What’s the difference between budgeting and forecasting?
When you’re putting together a business plan or a strategic plan for growth, or a strategic plan for growth, you’ll hear people talk about budgets and forecasts. Sometimes it seems like the terms are used interchangeably, but there are some key differences between budgeting and forecasting that you should know about.
What’s the difference between budgeting and forecasting?
In their simplest form, budgets are used to manage expenses while forecasts are strategic revenue road maps based on high-level business goals.
But the differences are a bit more nuanced than that. Budgets are about managing details while forecasts are used to guide high-level strategy and keep your business on track.
Just like with a good home budget, a business budget provides guidelines for exactly how much should be spent in different areas of a business. But, budgets can also be created for sales. Sales budgets will detail specific sales targets for specific products. They are granular and detailed in nature and are usually built to help salespeople stay on track.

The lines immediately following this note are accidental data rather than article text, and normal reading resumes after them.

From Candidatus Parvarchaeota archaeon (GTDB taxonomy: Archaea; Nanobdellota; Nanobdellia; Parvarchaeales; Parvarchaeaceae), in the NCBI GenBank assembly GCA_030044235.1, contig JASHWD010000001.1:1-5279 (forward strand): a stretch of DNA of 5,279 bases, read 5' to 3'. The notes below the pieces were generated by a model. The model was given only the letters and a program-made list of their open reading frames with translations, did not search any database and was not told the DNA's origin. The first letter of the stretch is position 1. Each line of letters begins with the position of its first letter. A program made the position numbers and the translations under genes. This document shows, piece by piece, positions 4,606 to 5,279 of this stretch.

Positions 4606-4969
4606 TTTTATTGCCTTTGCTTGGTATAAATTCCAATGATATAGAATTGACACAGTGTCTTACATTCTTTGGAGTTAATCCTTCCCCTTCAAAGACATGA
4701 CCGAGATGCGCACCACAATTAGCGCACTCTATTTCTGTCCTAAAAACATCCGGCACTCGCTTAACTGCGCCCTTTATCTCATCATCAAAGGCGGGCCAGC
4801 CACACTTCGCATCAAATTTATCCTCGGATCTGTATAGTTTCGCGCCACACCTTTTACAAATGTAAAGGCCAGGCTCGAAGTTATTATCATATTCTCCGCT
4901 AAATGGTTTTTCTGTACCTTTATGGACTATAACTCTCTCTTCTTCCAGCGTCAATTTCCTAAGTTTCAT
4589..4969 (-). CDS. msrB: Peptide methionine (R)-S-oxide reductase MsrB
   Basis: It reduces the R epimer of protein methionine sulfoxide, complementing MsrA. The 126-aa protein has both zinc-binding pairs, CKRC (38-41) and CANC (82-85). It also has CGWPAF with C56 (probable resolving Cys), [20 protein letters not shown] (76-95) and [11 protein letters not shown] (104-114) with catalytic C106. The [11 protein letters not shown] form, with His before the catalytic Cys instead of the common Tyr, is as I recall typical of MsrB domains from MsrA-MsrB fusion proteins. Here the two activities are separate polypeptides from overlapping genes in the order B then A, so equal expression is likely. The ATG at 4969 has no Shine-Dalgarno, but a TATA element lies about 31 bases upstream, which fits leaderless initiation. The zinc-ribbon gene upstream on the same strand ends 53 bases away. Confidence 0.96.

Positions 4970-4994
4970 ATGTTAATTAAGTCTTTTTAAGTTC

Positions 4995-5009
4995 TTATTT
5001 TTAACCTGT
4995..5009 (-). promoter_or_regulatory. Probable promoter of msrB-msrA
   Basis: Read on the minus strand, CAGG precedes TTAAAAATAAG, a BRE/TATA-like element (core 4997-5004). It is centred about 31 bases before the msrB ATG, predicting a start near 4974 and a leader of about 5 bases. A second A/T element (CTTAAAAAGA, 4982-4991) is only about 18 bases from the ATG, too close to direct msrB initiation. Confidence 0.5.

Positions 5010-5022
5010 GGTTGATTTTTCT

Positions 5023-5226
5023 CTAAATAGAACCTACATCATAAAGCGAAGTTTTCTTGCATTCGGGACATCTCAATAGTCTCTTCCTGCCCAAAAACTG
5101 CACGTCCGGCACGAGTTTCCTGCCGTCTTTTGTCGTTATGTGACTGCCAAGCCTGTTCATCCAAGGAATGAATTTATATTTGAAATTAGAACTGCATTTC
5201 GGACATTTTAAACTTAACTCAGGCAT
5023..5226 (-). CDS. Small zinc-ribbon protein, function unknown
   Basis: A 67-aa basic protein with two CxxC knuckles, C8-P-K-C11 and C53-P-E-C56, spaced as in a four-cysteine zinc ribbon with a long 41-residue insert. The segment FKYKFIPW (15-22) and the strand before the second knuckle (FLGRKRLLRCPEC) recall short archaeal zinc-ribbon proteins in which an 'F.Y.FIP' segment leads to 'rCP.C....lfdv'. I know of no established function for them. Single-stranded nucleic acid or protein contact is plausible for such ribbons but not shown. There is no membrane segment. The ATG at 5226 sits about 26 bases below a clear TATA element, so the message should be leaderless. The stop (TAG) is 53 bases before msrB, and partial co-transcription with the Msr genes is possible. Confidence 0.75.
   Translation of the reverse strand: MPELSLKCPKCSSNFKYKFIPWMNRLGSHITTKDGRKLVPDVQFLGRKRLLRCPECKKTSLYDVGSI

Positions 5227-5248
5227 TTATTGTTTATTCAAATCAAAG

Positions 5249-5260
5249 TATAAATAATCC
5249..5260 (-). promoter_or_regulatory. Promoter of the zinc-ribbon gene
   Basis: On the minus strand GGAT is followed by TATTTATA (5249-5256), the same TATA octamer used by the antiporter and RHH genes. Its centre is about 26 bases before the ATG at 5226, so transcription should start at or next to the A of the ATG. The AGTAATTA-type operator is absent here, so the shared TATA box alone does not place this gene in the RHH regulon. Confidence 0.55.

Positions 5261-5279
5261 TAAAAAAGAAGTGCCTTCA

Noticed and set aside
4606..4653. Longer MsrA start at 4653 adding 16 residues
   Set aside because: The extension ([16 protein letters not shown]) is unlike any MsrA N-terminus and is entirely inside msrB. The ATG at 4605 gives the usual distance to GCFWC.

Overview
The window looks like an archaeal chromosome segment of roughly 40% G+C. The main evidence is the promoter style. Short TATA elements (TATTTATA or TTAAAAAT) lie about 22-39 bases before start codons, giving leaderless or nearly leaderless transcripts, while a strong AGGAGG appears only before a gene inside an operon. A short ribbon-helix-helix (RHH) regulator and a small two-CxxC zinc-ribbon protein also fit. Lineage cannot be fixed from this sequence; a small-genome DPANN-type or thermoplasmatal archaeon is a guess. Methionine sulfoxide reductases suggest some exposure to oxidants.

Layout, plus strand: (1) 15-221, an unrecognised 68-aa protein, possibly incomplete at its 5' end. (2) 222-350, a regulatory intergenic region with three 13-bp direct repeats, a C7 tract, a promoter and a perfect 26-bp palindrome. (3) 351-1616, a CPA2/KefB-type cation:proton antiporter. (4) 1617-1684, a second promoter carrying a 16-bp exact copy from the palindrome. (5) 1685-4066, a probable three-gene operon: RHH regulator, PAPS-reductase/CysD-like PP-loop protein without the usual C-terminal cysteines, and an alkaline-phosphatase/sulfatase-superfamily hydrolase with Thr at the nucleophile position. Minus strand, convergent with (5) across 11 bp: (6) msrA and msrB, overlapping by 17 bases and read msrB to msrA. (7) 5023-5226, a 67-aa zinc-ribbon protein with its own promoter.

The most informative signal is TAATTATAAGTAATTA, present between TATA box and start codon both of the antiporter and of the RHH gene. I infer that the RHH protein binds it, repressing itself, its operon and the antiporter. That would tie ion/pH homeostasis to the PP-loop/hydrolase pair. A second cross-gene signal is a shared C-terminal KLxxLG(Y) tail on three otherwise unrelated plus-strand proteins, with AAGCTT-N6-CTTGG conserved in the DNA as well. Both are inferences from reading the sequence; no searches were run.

Forecasts, on the other hand, are about thinking big picture to help your business grow. Forecasts are driven by broader goals, like how much revenue you can bring in from an entire segment of your business. For example, how much revenue do you think you might bring in from bike sales, in general? You might also create a forecast for broad categories of expenses – all marketing expenses, for example. A marketing budget, on the other hand, would specify exactly how much to spend on TV advertising and brochures.
What is a Forecast?
A forecast is a high-level, strategic view of where you want your business to go in the future. It is a prediction of where you think your company will grow that’s often based on historical data—your past results over a period of time. A forecast will predict key, high-level revenue streams and major categories of expenses. Forecasts tend to focus on revenue and help determine spending predictions.
The key to a successful forecast is not to get into the granular details. You don’t want to create a forecast that accounts for every last item that you sell, or every detailed expense that you have.
Instead, focus on bigger categories of sales and expenses. For example, if you run a bike shop, you might forecast sales for bikes, clothing, accessories, and service. You don’t need to predict exactly how many bike shorts you’re going to sell.